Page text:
PH calls home envoy amid new China sea dispute
MANILA - The Philippines has called home its ambassador to China for consultations, the foreign department said Thursday amid fresh tensions in a long-running maritime territorial dispute.
Foreign department spokesman Raul Hernandez announced ambassador Erlinda Basilio's trip after the defense department accused China of laying 75 concrete blocks on the disputed Scarborough Shoal in the South China Sea.
Defence officials have expressed concern this could be a prelude to building structures at the shoal, 220 kilometers (135 miles) off the main Philippine island of Luzon and within the Philippines' internationally recognized exclusive economic zone.
"She was asked to come home for consultations and will return to Beijing in a few days," Hernandez told AFP.
Speaking to reporters earlier Thursday, he would not say if Basilio was called home solely because of the alleged Chinese block-laying.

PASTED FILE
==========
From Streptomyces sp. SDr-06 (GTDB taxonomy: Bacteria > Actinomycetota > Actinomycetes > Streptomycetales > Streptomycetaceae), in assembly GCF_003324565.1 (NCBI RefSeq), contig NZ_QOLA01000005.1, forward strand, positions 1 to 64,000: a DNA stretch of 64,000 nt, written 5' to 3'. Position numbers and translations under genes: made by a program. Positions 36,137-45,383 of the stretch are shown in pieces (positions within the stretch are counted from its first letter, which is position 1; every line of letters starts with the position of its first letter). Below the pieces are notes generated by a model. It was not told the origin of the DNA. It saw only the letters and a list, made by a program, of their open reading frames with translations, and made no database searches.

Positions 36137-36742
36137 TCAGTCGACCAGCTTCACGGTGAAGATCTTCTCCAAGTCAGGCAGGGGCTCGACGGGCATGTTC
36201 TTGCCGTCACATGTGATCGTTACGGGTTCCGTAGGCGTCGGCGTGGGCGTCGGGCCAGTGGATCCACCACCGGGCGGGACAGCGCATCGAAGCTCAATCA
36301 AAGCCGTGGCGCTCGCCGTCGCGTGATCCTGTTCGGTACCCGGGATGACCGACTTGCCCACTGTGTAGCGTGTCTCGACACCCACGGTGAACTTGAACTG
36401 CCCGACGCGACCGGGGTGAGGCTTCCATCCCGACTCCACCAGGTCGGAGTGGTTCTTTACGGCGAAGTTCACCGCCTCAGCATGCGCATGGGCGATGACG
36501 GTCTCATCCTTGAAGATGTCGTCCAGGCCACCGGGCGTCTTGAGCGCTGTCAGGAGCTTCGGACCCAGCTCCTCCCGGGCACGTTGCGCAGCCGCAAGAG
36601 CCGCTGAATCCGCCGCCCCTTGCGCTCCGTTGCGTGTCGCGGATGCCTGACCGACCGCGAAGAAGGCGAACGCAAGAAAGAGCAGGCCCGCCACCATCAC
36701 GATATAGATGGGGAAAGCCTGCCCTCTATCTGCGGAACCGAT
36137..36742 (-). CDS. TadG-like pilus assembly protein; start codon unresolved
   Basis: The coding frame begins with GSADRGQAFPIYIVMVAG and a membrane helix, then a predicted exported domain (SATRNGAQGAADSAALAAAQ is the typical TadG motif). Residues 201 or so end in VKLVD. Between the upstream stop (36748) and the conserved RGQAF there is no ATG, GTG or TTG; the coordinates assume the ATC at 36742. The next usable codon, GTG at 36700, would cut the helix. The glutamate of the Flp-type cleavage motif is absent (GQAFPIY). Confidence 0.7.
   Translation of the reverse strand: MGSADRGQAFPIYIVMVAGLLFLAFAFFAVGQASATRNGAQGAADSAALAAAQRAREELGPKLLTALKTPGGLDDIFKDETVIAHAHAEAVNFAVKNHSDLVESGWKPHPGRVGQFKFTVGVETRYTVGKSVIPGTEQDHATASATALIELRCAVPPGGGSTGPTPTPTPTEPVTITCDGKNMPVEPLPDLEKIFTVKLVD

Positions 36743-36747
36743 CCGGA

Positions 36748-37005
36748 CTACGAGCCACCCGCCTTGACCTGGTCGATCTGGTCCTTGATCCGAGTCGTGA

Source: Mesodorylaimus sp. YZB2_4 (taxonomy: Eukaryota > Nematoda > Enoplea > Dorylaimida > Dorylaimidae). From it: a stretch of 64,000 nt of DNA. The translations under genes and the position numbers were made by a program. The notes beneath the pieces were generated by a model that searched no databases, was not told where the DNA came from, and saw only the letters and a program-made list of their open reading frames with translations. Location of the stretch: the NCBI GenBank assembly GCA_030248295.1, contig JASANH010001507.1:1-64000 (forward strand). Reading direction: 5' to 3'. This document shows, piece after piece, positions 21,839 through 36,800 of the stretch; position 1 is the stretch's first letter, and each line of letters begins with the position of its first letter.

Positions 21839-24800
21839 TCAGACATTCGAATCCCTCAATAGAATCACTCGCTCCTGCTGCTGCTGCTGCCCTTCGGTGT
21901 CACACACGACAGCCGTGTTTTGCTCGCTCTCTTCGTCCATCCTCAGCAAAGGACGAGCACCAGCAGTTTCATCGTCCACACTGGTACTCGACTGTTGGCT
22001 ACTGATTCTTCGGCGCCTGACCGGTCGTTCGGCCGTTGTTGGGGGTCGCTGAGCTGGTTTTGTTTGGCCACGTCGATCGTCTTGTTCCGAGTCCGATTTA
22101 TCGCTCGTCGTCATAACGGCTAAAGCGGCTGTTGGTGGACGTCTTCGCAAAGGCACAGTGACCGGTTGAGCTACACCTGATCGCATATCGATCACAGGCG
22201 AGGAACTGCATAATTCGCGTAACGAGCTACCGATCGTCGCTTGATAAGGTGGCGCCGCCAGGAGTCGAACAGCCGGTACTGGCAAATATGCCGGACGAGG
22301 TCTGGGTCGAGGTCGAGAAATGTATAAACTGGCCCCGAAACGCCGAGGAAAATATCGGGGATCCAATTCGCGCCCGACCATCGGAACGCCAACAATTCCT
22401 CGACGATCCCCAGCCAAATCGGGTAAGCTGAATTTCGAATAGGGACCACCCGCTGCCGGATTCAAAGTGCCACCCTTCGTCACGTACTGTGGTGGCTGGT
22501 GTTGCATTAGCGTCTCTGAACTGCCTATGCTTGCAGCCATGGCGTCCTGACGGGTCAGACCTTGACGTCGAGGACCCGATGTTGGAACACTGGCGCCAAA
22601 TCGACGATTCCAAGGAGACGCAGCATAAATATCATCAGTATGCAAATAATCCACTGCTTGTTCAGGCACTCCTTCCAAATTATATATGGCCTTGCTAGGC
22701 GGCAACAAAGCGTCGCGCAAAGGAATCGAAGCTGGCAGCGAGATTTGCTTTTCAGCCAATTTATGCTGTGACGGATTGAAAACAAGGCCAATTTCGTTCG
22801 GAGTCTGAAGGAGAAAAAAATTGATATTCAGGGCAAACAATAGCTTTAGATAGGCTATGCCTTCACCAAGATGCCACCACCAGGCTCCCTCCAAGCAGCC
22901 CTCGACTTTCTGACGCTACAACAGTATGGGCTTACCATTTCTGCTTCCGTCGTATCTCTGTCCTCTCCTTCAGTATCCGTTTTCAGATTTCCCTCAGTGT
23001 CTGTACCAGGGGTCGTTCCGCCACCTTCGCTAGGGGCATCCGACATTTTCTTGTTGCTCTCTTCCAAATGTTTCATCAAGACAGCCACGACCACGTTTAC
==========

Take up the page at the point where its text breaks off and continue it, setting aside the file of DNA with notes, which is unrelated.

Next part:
The Philippine foreign ministry earlier said President Benigno Aquino had called off a planned trip to China on Tuesday for a trade fair after Chinese authorities imposed conditions on his visit.
Hernandez said Manila was still studying whether to lodge a diplomatic protest or consider other options regarding the alleged Chinese activity at the shoal.
Chinese foreign ministry spokesman Hong Lei rejected the Philippine allegations on Wednesday, while asserting his country's sovereignty over the shoal.
The outcrop is about 650 kilometres from Hainan island, the nearest major Chinese land mass, but China claims most of the South China Sea including waters near the coasts of its neighbors.
Brunei, Malaysia, Taiwan and Vietnam also have competing claims to parts of the sea, and the rivalries have been a source of tension for decades.
The Philippines engaged China in a tense standoff at Scarborough Shoal in 2012.
Manila has said the Chinese had effectively taken control of it by stationing vessels there and preventing Filipino fishermen from entering the area.
In January the government asked a United Nations tribunal to rule on the validity of the Chinese claims to most of the sea.
China has rejected the move, saying it wants to solve the dispute through bilateral negotiations with concerned parties.
© 1994-2013 Agence France-Presse